Unable to find the type of work he longed to do in America, Lee was eventually contracted by a studio called Golden Harvest in Hong Kong. Under producer Raymond Chow, Lee made two Hong Kong kung fu movies: The Big Boss and Fist of Fury. Lee quickly became a national hero in Hong Kong, becoming so wildly popular that he could not go anywhere without being recognized and mobbed. Hoping to make higher quality films, Lee teamed up with Chow to start their own company, Concord Productions, for which they made Way of the Dragon (which Lee also wrote, directed, and produced) and began filming a work, to be titled Game of Death.
While filming Game of Death, Lee got the offer he’d been waiting for: the lead in a film to be produced by Warner Brothers. At this time in Hollywood’s history (and indeed, perhaps even today) for an Asian man to be cast as lead in a major motion picture, he would have to have been absolutely extraordinary. Bruce Lee was that extraordinary man: by the time Warner Brothers contracted Lee for Enter the Dragon, there are claims that:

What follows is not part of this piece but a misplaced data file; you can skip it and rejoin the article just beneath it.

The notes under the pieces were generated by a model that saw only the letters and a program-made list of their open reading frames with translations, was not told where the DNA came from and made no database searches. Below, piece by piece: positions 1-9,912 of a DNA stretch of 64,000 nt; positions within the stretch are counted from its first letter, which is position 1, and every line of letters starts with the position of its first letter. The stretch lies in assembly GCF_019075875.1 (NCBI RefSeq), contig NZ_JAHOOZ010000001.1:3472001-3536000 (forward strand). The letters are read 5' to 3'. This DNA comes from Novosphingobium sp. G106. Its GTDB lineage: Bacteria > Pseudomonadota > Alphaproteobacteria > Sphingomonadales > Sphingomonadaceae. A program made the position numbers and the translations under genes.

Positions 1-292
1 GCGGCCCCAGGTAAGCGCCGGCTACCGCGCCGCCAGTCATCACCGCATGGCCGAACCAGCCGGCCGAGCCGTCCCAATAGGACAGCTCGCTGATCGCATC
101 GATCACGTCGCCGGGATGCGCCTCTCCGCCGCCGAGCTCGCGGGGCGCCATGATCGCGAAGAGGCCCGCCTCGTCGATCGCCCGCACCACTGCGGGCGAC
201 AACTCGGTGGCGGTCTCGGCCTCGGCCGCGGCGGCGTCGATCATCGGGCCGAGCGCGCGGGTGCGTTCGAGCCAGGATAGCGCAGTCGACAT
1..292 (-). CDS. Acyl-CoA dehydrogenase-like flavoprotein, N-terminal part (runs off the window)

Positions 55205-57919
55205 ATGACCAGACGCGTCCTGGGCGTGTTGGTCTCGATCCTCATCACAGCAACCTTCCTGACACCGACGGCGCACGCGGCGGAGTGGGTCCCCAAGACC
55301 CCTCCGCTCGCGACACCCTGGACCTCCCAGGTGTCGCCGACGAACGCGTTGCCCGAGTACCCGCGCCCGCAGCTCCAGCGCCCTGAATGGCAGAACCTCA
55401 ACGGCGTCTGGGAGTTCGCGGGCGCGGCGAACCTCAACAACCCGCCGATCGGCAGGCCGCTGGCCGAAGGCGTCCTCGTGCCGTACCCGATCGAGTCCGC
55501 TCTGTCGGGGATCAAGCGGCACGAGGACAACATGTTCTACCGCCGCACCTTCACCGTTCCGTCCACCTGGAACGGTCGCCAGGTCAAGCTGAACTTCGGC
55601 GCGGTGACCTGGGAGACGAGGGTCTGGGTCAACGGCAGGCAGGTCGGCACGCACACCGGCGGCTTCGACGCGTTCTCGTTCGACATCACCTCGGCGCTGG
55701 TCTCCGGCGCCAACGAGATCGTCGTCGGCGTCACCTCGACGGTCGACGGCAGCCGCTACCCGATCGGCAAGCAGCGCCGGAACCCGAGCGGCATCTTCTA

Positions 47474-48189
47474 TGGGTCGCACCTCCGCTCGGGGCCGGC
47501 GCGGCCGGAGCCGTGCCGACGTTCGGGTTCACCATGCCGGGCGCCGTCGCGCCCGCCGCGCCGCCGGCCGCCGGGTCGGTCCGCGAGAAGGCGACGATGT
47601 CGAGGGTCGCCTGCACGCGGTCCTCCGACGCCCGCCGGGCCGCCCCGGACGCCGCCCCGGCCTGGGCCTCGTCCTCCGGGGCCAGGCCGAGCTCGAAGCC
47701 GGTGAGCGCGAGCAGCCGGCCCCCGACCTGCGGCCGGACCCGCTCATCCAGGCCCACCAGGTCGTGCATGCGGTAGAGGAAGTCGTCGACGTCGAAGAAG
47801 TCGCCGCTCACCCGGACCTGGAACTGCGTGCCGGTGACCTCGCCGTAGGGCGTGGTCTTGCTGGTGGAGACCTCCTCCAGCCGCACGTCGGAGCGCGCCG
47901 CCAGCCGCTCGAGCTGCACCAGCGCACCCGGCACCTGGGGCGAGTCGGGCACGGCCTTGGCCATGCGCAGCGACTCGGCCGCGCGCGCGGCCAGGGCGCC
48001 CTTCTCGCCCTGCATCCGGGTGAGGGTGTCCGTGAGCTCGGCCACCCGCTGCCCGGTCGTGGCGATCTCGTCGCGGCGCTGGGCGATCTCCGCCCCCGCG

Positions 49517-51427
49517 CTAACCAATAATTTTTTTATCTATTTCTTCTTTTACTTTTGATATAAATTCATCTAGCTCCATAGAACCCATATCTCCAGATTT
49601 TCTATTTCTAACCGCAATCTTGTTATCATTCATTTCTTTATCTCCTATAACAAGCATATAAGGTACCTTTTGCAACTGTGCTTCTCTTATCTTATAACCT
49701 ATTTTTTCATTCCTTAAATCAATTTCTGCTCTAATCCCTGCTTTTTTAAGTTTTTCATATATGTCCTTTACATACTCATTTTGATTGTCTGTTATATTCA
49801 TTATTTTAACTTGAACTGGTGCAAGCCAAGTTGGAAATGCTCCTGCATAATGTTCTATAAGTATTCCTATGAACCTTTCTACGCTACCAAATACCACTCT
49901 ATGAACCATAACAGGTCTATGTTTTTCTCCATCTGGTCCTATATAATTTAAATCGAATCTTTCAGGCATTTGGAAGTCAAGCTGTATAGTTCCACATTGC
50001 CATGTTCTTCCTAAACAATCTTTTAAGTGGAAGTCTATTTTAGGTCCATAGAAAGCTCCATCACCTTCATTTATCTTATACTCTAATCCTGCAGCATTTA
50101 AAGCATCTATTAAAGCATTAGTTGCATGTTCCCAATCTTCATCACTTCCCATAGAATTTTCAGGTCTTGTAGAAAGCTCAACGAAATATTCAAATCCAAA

Bruce Lee was possibly the most highly paid actor in the world.
While the characters Lee portrayed may not have given Hollywood a sexual hero, it is impossible to deny the appeal of the man himself. He was exceptionally handsome and terribly confident. He had a habit of removing his shirt so others could admire him and would encourage women to feel his muscles. No words suffice to describe the gravity possessed by Lee in recordings of his few surviving interviews. In his biography on Lee, Bruce Thomas records Joe Lewis remembering that “Bruce had a charm that didn’t come across on the screen. I guess you could use the word ‘magic’…there’s a spark of enthusiasm in everyone’s mind. Bruce used to ignite that spark.”